Late July, August and into September
July and August is the time when breeders are beginning to assess their stock and deciding on those they wish to keep and those they will dispose of. Coincidentally, it is a good time to be obtaining fresh stock for the next breeding season. New birds need time to settle into their new home and get established into a new routine well before the stresses of the annual moult and the approaching breeding season are imposed upon them.
The main annual moult is triggered by changes in the amount of daylight and the drop in ambient temperature and can occur in the UK any time from late July, in the north of the country, to September, in the south. The complete process normally takes six to eight weeks and can be a very stressful time for the birds. At this time diet plays a very important part in ensuring that the health of the bird is maintained and that new feathers are well-formed and strong. Greater protein intake necessary at this time can be provided by a higher proportion of canary seed in the diet. It is normal to provide this in a separate container and many breeders will mix in cod liver oil emulsion at the rate of half a teaspoon to a 4 litre scoop of seed. This ensures a good supplement of vitamins A and D as well as fat. Haith’ s Mixed Millets should be offered separately at this time to provide the essential vitamins and minerals not present in plain canary seed. During the early stages of moult it will be seen that a preference is given to the millets but this is soon surpassed as the growth of strong new feathers takes over.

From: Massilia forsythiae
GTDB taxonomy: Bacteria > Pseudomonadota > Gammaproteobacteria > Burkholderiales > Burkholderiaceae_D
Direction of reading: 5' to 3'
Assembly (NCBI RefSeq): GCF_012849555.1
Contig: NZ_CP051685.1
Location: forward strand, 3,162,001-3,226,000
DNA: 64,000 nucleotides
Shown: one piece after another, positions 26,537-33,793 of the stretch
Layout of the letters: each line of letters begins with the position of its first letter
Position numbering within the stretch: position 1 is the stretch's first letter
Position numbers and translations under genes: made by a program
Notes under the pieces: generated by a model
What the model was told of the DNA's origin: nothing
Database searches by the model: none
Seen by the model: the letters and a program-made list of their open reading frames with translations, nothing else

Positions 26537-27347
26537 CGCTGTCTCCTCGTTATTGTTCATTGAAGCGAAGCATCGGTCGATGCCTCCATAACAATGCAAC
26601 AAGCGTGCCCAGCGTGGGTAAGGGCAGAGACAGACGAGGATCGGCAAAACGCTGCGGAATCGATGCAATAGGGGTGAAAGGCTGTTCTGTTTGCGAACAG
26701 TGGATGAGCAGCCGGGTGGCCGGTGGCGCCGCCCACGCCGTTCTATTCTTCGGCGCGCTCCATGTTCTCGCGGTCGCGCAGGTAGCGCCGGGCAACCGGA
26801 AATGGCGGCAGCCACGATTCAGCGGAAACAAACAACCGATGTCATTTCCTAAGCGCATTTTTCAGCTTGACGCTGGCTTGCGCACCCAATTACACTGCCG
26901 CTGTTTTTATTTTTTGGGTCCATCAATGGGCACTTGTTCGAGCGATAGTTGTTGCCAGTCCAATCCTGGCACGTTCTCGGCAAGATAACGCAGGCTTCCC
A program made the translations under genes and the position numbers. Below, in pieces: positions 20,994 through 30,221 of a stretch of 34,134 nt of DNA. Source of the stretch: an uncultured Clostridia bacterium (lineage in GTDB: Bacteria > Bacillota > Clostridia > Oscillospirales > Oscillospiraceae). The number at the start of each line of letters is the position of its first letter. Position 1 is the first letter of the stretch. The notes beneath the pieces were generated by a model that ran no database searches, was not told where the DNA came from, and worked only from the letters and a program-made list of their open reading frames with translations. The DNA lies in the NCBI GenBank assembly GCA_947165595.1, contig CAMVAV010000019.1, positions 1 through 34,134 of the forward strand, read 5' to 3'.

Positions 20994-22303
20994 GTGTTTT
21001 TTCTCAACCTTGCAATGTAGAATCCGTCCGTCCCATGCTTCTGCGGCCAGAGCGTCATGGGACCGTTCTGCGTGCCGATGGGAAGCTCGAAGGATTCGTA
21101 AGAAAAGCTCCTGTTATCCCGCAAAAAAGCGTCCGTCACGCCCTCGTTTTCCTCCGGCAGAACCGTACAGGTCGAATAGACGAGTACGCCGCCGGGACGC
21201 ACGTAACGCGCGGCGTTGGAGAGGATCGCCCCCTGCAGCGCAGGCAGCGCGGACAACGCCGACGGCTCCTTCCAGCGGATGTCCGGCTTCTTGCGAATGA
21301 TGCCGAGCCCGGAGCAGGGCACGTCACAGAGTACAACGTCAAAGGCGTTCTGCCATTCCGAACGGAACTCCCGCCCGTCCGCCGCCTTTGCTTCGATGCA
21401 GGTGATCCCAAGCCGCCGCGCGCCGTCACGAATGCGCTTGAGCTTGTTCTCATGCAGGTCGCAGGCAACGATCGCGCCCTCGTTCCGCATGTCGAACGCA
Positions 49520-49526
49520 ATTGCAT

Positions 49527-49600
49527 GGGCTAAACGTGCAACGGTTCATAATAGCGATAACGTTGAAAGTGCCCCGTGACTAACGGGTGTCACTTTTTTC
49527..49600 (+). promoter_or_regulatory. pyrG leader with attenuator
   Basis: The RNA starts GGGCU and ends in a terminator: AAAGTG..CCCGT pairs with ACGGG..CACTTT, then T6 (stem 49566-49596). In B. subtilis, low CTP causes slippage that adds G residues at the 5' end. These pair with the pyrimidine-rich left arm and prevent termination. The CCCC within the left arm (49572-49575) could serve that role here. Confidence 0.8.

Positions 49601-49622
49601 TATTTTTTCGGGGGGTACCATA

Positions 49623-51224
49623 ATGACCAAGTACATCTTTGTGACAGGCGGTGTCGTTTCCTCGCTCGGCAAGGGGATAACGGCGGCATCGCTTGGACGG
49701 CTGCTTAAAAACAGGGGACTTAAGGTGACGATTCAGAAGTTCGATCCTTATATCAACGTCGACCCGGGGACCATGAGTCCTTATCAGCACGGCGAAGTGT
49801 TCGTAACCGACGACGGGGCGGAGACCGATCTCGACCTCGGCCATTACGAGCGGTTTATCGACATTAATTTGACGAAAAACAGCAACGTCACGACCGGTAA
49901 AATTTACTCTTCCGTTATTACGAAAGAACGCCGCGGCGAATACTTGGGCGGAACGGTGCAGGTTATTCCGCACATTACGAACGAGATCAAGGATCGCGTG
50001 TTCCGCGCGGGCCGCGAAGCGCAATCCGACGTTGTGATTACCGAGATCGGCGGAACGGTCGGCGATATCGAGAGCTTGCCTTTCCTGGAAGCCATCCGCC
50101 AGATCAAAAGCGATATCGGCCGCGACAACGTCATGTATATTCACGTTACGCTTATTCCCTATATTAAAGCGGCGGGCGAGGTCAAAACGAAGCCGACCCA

Like any other bird, the budgerigar is susceptible to climatic changes, primarily seasonal but also to local conditions imposed on them by sudden variation of the weather or maybe a different environment such as a show hall or moving to a new aviary. Such changes may trigger a partial (soft) moult where a few soft feathers are dropped but seldom are primary wing and tail feathers lost. These physical changes generally only occur in collections of birds where they must be moved around to suit the breeder’s needs and are seldom seen in birds kept in the home as pets. The condition is only temporary and the feathers are soon replaced.
September / November
September and November are usually quiet months for most but with the show season starting soon birds need to be fully fit and in their best condition. It is not too early to return birds to their staple seed diet with occasional supplements of Budgie Tonic Seed to ensure they are receiving as broad a spectrum of vitamins and minerals as possible.